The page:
05/23/2007, 00.00
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Suspected Pkk involvement in yesterday’s Ankara bombing, which left 6 people dead

No one has so far claimed responsibility for yesterday’s bomb attack on the commercial heart of the Turkish capital, which upon till now had remained untouched by violence. Maximum reserve surrounding investigations: the type of explosive found on the site –A-4 plastic explosive – leading to suspicions of Kurdish rebel involvement. But the possibility of a suicide bomber behind the attack is not excluded.

Ankara (AsiaNews/Agencies) – Suspicions continue to foment surrounding the author of yesterday’s attack in Ankara which left six people dead, one of them a Pakistani citizen.  The rush hour explosion, which also left a further 60 people wounded; hit a busy market in the heart of the capitals’ commercial centre, close to the main bus station and Ulus square.  Prime Minister Recep Tayyip Erdogan has invited the Population to “remain united against terrorism” and warned of possible further attacks.


NTV reported that seven people have been arrested in connection with the bombing. The police are remaining tight lipped regarding investigations but have declared that it is "following every possible avenue of investigation". So far no one has claimed responsibility for the attack.  Interior Minister Osman Gunes, has not excluded the possibility that a suicide bomber was behind the attack.  If this possibility is confirmed, investigations would then centre on Islamic terrorism or Islamic-nationalist violence which has already hit the country.  Another theory, grounded in the type of explosive used is that the attack was carried out by the outlawed armed Kurdish separatist group Pkk (Kurdish workers Party).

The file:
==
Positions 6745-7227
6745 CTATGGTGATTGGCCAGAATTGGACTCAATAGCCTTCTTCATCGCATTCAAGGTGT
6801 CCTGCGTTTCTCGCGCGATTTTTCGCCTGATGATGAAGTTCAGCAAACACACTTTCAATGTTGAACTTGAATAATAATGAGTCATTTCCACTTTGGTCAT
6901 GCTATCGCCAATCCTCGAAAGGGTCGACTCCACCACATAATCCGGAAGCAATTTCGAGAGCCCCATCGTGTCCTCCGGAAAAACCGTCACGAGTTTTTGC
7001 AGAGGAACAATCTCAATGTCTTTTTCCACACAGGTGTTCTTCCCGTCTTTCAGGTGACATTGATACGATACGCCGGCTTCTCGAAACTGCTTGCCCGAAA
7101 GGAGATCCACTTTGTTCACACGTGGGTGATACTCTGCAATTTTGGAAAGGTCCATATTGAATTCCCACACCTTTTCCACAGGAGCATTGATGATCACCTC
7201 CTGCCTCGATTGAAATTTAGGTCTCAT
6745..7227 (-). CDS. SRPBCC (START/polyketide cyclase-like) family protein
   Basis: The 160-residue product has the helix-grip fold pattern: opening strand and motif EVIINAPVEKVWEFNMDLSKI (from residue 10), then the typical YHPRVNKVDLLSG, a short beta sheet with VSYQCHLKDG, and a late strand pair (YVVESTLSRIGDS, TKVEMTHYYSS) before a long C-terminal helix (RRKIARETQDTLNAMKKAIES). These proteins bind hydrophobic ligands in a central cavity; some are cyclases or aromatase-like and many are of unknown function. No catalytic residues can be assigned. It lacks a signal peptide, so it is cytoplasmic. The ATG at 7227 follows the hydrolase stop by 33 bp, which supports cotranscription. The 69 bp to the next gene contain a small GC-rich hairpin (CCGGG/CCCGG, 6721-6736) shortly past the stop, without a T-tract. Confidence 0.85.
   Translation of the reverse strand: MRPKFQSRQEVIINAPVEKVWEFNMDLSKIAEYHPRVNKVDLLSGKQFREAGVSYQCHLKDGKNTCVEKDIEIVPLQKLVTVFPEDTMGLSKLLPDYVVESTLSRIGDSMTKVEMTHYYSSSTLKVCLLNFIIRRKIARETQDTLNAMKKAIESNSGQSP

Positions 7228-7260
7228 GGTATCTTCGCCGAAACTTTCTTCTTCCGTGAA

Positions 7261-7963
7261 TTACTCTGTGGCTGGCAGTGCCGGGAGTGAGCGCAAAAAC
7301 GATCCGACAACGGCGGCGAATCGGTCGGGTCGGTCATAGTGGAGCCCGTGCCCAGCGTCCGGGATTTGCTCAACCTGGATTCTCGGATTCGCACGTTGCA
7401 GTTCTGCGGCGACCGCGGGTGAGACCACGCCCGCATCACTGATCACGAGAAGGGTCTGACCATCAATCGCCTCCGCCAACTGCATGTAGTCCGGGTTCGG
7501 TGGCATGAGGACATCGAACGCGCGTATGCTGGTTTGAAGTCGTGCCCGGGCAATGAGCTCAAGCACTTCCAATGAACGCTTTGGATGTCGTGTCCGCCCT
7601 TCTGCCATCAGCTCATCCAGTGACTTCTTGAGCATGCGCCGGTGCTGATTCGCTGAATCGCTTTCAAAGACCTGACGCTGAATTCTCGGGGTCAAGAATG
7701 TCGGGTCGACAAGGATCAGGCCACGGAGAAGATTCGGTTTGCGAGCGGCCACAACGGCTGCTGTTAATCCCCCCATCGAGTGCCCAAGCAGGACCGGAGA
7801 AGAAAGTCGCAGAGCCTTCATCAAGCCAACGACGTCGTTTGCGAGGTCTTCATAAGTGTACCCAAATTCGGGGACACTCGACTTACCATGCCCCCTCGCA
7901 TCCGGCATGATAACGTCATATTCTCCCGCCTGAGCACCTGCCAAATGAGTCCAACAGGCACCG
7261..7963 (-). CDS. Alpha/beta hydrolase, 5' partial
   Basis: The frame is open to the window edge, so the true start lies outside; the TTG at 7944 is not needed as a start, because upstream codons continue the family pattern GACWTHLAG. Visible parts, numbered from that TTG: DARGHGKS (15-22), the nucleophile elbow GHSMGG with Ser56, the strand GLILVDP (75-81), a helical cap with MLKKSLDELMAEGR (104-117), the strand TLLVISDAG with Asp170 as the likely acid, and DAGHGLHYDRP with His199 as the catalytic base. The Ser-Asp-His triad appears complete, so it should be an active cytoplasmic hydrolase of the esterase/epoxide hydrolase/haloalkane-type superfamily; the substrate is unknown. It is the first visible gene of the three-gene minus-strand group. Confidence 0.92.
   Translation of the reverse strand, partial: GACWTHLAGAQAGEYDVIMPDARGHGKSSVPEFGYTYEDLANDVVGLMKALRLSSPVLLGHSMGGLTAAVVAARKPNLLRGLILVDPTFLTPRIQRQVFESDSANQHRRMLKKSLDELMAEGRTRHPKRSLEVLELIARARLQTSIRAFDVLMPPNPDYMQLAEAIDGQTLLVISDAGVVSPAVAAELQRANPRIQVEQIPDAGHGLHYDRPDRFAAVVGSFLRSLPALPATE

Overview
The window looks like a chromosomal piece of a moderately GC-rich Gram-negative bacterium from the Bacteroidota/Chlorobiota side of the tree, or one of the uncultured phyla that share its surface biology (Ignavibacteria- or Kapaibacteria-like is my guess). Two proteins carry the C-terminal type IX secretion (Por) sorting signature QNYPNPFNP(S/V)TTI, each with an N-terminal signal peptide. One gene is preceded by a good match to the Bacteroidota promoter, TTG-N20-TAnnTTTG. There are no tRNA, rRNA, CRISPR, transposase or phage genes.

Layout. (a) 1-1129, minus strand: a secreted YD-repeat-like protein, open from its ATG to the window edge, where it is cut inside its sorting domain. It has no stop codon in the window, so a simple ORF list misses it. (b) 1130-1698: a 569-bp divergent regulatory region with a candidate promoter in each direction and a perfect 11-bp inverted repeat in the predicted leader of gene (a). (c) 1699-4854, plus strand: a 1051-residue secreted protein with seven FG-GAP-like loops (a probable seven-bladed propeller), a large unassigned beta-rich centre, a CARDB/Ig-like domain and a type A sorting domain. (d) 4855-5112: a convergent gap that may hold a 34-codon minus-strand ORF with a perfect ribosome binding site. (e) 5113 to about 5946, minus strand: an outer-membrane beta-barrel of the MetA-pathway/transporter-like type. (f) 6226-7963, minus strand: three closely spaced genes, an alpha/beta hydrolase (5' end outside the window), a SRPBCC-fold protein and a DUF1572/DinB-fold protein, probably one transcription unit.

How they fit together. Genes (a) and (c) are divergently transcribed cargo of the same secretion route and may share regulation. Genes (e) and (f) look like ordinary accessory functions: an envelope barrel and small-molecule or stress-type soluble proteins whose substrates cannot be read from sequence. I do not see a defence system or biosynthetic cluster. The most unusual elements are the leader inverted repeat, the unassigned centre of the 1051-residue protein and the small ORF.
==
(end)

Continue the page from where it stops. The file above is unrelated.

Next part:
Turkey has witnessed an increase in violent attacks in recent times: in November 2003 more than 60 people were killed in a series of Al Qaeda linked suicide bombings in Istanbul.  Kurdish rebels have also targeted large cities and tourist coastal resorts but never Ankara.


This attack in the heart of the Capital, upon till now free of such violence, comes two months ahead of the delicate national elections spurred on by a political tug of war over the Presidency.  However it has become increasingly clear that what really is at stake is the future of the secular state.



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